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Hamster FPGA tutorials. 8 bit DAC. Questions.

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Hi all. Back again with a question about the IntroToSPartanFPGA tutorials from Mike.

I have been trying to understand this chapter on 8 bit DAC and output of waveforms in the audio range.

I get the 8 bit DAC code:

library IEEE;use IEEE.STD_LOGIC_1164.ALL;use IEEE.STD_LOGIC_ARITH.ALL;use IEEE.STD_LOGIC_UNSIGNED.ALL;entity dac8 isPort ( Clk : in STD_LOGIC;Data : in STD_LOGIC_VECTOR (7 downto 0);PulseStream : out STD_LOGIC);end dac8;architecture Behavioral of dac8 issignal sum : STD_LOGIC_VECTOR (8 downto 0);beginPulseStream <= sum(8);process (clk, sum)beginif rising_edge(Clk) thensum <= ("0" & sum(7 downto 0)) + ("0" &data);end if;end process;end Behavioral;

 

and have generated a .COE file containing 128 numbers in decimal from 28 to 228 for a lookupt table for the ROM block. Do I now need to generate a counter using the Core gen? Also, how do I send the wave out of the P41 mono audio output on the logicstart (i.e what do i send to it?) Ive tried sending the douta to it but I don't think I know what I am doing...

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You should put the PulseStream into the IO pin for the mono output, this is a sigma-delta DAC it converts the audio to a stream of pulses which have the property that their average value is the same as that of the input data, this stream of pulses is then averaged by the analog low pass filter on the mono output on the logic start.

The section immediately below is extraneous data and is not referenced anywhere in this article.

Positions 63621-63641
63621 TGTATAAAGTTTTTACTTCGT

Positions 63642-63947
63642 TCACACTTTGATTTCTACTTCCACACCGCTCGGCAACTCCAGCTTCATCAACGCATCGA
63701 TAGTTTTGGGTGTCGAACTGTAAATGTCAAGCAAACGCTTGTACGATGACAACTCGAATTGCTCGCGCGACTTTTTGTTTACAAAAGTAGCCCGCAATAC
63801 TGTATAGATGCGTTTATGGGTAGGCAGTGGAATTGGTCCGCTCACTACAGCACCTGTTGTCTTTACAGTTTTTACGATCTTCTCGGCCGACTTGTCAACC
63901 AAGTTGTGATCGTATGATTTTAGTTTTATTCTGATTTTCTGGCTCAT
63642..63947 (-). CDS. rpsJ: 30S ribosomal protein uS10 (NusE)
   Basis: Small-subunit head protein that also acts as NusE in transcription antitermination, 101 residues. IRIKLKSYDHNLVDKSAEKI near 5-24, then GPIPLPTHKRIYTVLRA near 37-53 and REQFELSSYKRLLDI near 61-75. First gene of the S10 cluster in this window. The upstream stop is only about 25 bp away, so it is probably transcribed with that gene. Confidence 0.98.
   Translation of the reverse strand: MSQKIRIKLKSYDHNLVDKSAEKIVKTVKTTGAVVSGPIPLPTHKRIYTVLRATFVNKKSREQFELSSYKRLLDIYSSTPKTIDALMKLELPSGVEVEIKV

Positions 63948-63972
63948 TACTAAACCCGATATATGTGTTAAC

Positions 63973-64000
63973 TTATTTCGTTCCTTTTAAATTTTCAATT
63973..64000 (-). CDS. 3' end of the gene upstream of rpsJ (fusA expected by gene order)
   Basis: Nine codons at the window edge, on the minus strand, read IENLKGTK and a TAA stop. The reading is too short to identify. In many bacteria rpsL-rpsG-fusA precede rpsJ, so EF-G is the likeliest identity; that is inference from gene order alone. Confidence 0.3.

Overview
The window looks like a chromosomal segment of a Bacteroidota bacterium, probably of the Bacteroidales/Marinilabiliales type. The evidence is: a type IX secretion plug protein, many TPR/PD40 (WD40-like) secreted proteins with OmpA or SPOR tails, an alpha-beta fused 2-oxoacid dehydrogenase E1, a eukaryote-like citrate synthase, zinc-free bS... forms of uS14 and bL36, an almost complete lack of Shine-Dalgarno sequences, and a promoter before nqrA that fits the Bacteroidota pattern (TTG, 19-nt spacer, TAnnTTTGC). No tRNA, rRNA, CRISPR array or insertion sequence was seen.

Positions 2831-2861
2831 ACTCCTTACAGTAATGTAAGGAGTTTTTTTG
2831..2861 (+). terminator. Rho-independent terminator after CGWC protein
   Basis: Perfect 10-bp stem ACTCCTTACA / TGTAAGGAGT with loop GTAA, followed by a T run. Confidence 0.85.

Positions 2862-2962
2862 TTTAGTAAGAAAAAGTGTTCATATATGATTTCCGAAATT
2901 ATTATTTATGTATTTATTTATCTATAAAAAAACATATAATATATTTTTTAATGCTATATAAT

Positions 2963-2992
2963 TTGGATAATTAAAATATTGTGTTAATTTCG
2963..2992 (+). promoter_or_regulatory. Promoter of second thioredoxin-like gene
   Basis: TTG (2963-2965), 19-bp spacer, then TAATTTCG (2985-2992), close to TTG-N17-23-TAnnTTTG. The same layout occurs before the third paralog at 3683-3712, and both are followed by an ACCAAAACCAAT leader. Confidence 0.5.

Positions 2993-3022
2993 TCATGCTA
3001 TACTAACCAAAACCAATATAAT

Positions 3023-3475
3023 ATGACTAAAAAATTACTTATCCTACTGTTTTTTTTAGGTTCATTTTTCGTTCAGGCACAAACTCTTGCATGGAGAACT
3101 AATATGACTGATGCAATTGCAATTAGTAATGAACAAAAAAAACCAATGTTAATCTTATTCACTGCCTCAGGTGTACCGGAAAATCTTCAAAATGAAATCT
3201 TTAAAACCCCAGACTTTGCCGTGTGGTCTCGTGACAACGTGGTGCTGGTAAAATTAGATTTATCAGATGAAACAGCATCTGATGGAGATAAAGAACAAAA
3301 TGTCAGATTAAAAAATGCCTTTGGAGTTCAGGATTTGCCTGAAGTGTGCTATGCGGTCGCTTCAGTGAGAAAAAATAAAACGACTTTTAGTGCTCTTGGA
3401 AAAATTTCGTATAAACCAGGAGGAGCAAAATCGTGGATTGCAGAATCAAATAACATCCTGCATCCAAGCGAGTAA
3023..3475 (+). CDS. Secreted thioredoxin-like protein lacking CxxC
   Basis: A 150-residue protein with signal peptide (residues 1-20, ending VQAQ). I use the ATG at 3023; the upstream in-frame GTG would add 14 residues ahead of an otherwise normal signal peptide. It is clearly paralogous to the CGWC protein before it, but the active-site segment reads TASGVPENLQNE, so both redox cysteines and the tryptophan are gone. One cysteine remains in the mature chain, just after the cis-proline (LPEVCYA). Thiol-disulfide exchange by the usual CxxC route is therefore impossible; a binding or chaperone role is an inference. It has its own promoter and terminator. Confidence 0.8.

You will need to drive the dac8 clock at something rather high, for now the system clock of 32MHz or so should do,  then you need to feed the waveform into it at the required sample rate, (44100Hz or so) which will require dividing the clock down to the audio sample rate and counting up through the lookup table at that rate.

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Thanks for the hints but nope.I'm going round in circles and am getting frustrated.  How big should the BRAM be? and do I need to generate a counter like in the chapter before on using B RAM?

How many values must I put into the coe file?

 

Sorry to appear so thick. You must excuse me but I am an absolute beginner with this stuff  as much as I am enthusiastic about learning.. :S

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Hi - I don't mind at all.

 

You can here frequency from about 20 cycles per second to maybe 15,000 cycles per second.

 

So if you create a 25 bit counter (24 downto 0) and hook the most significant bit to the audio socket you will hear approx two clicks per second - once for the rising edge, and once for the falling edge.

 

If you keep making the counter, somewhere about bit 21 the clicks will become a low pitched buzz, and maybe about 20 bits it will be perceived as a tone -  you are hearing a 30Hz square wave.

 

If you keep making the counter shorter, at about 17 bits you will have an annoying continuous tone. This tone is 32,000,000/(2^17) = 244 cycles per second (Hz).

 

So, now how to make more complex sounds....

 

If you hook counter(16 downto 9) to the DAC, and the output of the DAC to the headphone you should get a signal of the same pitch/frequency, but of a different tonal quality. The waveform is a "ramp" created as the counter's bits count up from 0 to 255.

 

Now hook the same 8 bits of the counter into the address signals of block ram, and then use the output of the RAM as the input to the DAC. If you have set the RAM to hold "data[x] = sine(x/256*pi()*2)" then you should hear a "8-bit pure" sine wave.

 

Still with me?

 

Now make the counter 5 bits bigger (21 downto 0), feeding counter(21 downto 14) into the address of  the BRAM, and rather than adding just '1' every cycle, add the value that is set by the switches.

 

You will now be able to generate 255 different frequencies, from around 7 HZ to about 2000Hz, by changing the switches. if you set all the switches to 0 then the sound will stop.